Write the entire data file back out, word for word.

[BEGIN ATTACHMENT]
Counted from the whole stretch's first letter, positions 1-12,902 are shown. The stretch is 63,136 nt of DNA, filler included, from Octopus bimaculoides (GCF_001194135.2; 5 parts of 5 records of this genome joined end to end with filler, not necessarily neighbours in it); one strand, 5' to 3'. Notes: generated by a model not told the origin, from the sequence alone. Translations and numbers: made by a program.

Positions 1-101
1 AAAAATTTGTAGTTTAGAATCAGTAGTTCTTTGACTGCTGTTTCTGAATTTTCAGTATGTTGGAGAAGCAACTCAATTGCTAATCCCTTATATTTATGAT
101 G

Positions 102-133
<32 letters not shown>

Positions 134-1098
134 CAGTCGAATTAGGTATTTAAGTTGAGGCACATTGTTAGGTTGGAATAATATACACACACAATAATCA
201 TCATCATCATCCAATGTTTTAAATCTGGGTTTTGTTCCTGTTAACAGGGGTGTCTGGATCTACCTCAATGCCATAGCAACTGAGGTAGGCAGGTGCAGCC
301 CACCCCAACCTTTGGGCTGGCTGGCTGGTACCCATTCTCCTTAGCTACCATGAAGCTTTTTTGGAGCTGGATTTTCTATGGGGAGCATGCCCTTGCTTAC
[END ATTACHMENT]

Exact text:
Counted from the whole stretch's first letter, positions 1-12,902 are shown. The stretch is 63,136 nt of DNA, filler included, from Octopus bimaculoides (GCF_001194135.2; 5 parts of 5 records of this genome joined end to end with filler, not necessarily neighbours in it); one strand, 5' to 3'. Notes: generated by a model not told the origin, from the sequence alone. Translations and numbers: made by a program.

Positions 1-101
1 AAAAATTTGTAGTTTAGAATCAGTAGTTCTTTGACTGCTGTTTCTGAATTTTCAGTATGTTGGAGAAGCAACTCAATTGCTAATCCCTTATATTTATGAT
101 G

Positions 102-133
<32 letters not shown>

Positions 134-1098
134 CAGTCGAATTAGGTATTTAAGTTGAGGCACATTGTTAGGTTGGAATAATATACACACACAATAATCA
201 TCATCATCATCCAATGTTTTAAATCTGGGTTTTGTTCCTGTTAACAGGGGTGTCTGGATCTACCTCAATGCCATAGCAACTGAGGTAGGCAGGTGCAGCC
301 CACCCCAACCTTTGGGCTGGCTGGCTGGTACCCATTCTCCTTAGCTACCATGAAGCTTTTTTGGAGCTGGATTTTCTATGGGGAGCATGCCCTTGCTTAC